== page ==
Yard Cleanup - Feeding the Chipper

Feeding the Chipper

Over the past months (maybe over a year) we have trimmed mesquite tree branches away from the driveway and in the back and front yard areas. We also recently removed a few branches from the plum tree in the courtyard to encourage it to grow upward. When we don’t have time to break the limbs down and stuff them into the refuse bin, we sometimes drag them across the road to our lot over there to be dealt with at a future time.

Well, the future is here. Yesterday, Damsel and I took the chipper that we bought last spring over there to dispose of the branches and create some mulch for Damsel’s gardening. I took the 3KW Honda Generator in the back of the pickup so we could have power to run the chipper.

We got most of the work done in that single session and created a box full of wood chip mulch that Damsel can spread on her trees and other items she grows. There remains some thicker branches that we will chop into firewood for our neighbors that have fireplaces.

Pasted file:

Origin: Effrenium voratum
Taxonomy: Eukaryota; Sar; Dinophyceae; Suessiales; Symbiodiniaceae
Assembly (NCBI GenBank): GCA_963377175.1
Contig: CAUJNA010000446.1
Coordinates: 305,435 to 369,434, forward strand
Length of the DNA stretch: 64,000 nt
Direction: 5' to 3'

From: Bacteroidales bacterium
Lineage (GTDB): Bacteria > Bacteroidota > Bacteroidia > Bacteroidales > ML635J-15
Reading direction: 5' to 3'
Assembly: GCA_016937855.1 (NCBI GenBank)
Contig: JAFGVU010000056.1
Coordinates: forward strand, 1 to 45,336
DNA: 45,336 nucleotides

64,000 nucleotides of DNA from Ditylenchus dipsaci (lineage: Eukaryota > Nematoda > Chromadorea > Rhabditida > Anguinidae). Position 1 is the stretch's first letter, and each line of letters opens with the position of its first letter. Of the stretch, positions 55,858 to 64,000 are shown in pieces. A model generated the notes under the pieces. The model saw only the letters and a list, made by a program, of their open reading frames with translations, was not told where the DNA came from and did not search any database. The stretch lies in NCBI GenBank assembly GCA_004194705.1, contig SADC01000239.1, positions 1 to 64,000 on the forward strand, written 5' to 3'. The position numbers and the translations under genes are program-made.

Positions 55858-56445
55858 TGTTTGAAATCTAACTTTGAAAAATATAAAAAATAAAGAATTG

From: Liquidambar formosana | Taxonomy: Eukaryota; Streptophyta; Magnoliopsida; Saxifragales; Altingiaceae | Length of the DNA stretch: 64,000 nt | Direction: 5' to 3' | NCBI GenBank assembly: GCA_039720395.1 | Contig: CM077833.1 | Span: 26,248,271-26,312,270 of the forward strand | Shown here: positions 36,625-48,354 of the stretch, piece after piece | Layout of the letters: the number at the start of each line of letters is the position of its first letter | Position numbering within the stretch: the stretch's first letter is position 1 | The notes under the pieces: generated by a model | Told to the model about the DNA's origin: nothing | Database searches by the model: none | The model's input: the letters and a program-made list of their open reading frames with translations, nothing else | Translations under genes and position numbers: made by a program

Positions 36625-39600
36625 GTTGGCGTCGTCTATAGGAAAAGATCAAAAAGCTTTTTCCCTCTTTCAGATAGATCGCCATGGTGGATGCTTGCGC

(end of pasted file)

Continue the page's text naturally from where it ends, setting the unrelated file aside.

When operating the chipper, the manufacturer recommends protection for eyes and ears (pieces fly and it’s loud). I borrowed the goggles and earmuffs from the range bag for the job. Click on the image to enlarge.

4 Comments

  1. drjim said,

    March 28, 2020 @ 14:40:38

    I gather up what falls in the back yard, sort it out, and let the good “burnable” wood dry out over the Summer, and then turn it in to kindling and firewood in the Fall.

    Most of the deadfall is cottonwood, and you don’t burn that in your fireplace unless you want to tick off the neighbors, as it stinks.

    BUT….we have some decent sized pine, apple, and crab apple branches that land in the yard, and they burn just great once I dry them out all Summer.

  2. CapnBob said,

    March 29, 2020 @ 08:40:29

    I didn’t know that about burning cottonwood - interesting.

    I still have a pretty good sized log of plum tree wood over there. I am going to chip it up to see if it works for smoke in the smoker like the mesquite does. I hope it wont stink up the neighborhood. Plum is very hard wood like apple.

  3. drjim said,

    March 30, 2020 @ 22:57:52

    We get baskets full of pine cones from the neighbor’s trees, too. I dry them out in the garage, and toss a few in the fireplace. Makes nice colors and pops!

  4. CapnBob said,

    March 31, 2020 @ 09:40:27

    We would do that in Torrance in our fireplace there. Only difference is Damsel and I would buy them at Lowe’s or somewhere. There were no conifers in our immediate neighborhood.

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